Student Association of Berkeley Law co-president Linda Blair ‘21 is an alumna of the Pre-O program. “I don’t have any lawyers in my family. I don’t know many lawyers. I really didn’t have any conception of what it meant to actually be immersed in the law and what law school was. Those were pretty foreign concepts to me.”
Blair says exposure to what the academic coursework was like and learning how to read and synthesize a case during Pre-O gave her the confidence to dig in to the work once classes started.
Importantly, DiGennaro says, building community is a key part of Pre-Orientation. “Law school can be stressful and challenging, and having a support system makes a huge difference.”
The Pre-O agenda also includes workshops and programs on financial aid, personal wellness, and effective study techniques. The 1Ls also have the opportunity to spend time with their upper-class peers and build community in both organized and more informal settings.
During a campus-wide scavenger hunt, students from across the country—Utah, Kentucky, North Carolina, California, New Jersey, and Georgia in just one of the six groups—worked together to decipher clues and locate UC Berkeley landmarks, such as a bronze statue of Mark Twain and a cafe named in honor of a famous movement started at UC Berkeley.
“One of the best parts of the experience has been getting to meet new friends before classes start,” says Tiffany Deguzman, an incoming 1L from North Carolina. Starting law school is intimidating, she says, but the “transition will be easier now that I have this group of people who have shared this experience.”
Rising 2L Blair emphatically stresses the collegiality aspect of the Pre-O program. Of course learning what to expect from the academic load was important, but she says making connections with her Pre-O peers was even more valuable. “I found a family, a home here. I made really great friends and that made me feel more comfortable about tackling law school the first year,” Blair says.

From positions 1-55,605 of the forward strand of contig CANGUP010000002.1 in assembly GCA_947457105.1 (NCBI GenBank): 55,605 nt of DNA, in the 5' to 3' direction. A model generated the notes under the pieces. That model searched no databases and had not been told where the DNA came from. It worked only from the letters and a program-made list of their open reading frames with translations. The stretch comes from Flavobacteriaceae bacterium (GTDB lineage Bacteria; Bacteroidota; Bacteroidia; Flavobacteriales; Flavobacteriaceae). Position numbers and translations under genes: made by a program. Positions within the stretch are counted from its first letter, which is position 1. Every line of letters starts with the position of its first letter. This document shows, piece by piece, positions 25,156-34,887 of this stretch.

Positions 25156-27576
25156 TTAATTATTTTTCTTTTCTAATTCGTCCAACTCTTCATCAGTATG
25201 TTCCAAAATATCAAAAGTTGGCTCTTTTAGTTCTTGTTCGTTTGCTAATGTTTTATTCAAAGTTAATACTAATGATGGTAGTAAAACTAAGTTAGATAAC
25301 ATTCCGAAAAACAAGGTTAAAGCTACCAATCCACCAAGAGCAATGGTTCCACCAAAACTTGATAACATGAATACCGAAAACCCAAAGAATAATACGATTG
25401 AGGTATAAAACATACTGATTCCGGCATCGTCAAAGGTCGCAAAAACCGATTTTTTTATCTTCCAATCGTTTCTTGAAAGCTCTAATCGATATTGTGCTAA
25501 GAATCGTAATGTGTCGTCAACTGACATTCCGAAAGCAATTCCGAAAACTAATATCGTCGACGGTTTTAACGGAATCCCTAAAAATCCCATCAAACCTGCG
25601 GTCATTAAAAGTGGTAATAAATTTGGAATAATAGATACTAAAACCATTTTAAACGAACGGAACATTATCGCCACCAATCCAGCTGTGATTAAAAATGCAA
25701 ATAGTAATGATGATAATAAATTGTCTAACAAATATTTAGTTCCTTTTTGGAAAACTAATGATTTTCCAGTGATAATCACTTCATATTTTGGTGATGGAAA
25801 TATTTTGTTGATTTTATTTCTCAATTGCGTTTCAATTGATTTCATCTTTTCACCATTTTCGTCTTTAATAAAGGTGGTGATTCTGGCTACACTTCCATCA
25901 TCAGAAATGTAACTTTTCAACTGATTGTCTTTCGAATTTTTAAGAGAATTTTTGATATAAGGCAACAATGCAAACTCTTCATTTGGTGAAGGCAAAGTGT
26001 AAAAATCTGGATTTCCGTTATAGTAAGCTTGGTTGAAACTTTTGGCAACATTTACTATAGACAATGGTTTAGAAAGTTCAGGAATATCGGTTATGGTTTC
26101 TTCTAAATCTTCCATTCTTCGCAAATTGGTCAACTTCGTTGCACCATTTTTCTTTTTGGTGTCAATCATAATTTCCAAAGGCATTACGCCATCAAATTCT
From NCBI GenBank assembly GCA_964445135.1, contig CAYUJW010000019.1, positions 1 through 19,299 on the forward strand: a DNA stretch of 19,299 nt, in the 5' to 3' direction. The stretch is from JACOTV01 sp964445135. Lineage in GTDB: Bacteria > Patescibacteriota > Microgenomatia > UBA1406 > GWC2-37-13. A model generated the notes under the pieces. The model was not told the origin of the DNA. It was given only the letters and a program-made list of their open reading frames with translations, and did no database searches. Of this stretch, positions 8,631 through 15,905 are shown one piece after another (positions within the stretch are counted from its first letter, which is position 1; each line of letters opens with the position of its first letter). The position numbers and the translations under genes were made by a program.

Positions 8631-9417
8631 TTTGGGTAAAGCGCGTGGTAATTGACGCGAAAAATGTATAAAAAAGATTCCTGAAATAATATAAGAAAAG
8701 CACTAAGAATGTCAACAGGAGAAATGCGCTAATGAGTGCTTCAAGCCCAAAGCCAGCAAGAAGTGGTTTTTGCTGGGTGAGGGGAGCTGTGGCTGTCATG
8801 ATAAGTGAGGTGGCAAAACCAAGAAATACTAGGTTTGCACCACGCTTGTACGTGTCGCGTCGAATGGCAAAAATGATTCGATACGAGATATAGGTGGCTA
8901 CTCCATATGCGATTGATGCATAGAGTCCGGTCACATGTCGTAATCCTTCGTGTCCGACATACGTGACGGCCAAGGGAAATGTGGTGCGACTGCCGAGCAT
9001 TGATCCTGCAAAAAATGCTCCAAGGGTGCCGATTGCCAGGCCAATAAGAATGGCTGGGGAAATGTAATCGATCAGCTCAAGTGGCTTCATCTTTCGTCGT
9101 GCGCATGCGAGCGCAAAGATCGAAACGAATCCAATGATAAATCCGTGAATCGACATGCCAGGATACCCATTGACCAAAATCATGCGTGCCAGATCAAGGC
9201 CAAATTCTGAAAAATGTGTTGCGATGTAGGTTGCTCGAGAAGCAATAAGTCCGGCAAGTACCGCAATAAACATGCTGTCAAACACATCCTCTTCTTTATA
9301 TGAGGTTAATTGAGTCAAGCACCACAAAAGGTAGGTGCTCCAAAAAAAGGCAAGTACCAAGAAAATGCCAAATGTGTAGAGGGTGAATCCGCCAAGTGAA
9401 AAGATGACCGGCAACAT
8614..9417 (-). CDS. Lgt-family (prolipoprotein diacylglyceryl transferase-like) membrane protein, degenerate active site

The free program is elective and open to all incoming 1Ls by application. Priority is given to students who have been out of school for a number of years, students who are the first in their family to attend college, students for whom English is a second language, students with learning differences, and other students who, for any number of reasons, may find the transition to law school more challenging.
Buth Holmquist thinks the program is a valuable introduction to most any law student. “We invite students to tell us why they think the program would be helpful for them, because there are all kinds of reasons why starting law school can be tough!”
“Every student admitted to Berkeley Law belongs here and can succeed here,” says DiGennaro. Pre-O provides a strong start that helps them feel more comfortable and confident from Day 1, and also fosters that crucial sense of belonging.